Bank of England's Martin Weale: Interest rate hike remains "finely balanced"

Jessica Morris
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The Bank of England has held interest rates at the record low 0.5 per cent for six years (Source: Getty)

The eventual interest rate hike remains "a finely balanced tug of war" and "pulls in both directions have intensified", a member of the Bank of England's rate-setting committee said in a speech made today.

Weale said the bank must weigh the fact rising wages without a corresponding pick-up in productivity will strengthen the case for a rate hike, with falling oil prices which have temporarily eased the urgency of this.

"If wage growth continues to accelerate over the next few months, especially in the absence of a pick-up in productivity, then for me it strengthens the case for a rise in Bank Rate," Martin Weale, monetary policy committee member, said.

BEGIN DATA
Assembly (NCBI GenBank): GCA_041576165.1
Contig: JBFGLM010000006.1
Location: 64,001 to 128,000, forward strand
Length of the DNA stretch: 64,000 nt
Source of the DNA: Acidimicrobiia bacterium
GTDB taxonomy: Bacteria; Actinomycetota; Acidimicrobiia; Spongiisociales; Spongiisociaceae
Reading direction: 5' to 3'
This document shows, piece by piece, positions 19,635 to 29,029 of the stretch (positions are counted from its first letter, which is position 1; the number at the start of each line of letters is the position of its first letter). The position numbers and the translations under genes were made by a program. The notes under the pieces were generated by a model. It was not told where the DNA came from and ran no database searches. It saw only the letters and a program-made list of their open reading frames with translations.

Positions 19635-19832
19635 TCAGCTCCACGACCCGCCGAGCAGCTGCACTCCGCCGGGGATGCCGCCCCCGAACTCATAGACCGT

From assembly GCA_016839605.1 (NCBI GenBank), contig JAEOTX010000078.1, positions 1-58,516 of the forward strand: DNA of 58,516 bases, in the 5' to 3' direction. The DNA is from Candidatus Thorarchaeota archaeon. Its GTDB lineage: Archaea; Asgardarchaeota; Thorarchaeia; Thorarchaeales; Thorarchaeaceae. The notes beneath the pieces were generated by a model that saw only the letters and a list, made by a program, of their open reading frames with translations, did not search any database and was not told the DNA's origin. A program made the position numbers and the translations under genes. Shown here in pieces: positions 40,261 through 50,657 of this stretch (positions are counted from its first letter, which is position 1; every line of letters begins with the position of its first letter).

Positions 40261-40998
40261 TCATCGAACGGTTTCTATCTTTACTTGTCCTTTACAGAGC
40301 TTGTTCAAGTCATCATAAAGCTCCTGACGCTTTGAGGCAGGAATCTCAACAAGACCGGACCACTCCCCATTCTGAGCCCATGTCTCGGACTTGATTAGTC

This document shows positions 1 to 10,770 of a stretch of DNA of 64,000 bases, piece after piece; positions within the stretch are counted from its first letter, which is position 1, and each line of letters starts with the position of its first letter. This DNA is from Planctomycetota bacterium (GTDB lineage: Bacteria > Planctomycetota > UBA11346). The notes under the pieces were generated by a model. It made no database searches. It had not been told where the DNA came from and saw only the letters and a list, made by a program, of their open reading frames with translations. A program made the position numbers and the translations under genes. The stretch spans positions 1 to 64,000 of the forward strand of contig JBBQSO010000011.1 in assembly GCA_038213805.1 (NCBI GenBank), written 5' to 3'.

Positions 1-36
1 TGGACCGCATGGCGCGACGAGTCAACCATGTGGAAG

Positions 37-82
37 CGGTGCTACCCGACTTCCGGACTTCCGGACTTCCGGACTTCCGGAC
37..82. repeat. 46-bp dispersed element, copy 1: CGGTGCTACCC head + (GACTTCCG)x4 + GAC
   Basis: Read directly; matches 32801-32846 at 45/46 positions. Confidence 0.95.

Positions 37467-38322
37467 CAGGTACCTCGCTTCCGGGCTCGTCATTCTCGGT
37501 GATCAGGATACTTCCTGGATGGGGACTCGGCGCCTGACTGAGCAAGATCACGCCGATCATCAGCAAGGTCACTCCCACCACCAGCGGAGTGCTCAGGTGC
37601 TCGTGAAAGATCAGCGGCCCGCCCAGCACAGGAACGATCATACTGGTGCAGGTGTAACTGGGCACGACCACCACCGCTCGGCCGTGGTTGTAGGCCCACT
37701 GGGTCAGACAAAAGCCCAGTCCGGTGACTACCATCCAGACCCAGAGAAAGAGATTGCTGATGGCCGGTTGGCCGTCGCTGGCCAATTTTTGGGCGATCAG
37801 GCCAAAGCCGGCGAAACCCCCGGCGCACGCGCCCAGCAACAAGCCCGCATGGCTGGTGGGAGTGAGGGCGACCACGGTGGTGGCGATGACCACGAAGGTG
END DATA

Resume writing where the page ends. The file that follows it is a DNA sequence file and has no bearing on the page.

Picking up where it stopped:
"The fall in oil prices has certainly provided some unexpected breathing space." he said. "It is, however, at present no more than that."

He said the effect from falling oil prices, which prompted him and fellow MPC member Ian McCafferty to drop their push for a rate hike in January, will begin to drop out in less than a year.

"It is likely that inflation will fall below zero at some point in the next six months' this is not something to which the Monetary Policy Committee could or indeed should respond to," Weale said.

"The effect from oil will begin to drop out in less than a year and 'the rate of inflation will gradually recover towards our target."

The price of oil was about $115 per barrel in June, but it fell to just $45 per barrel at the start of this year. It's since hovered around $60 per barrel, with some saying it was bottoming out, but recent losses stalled this.

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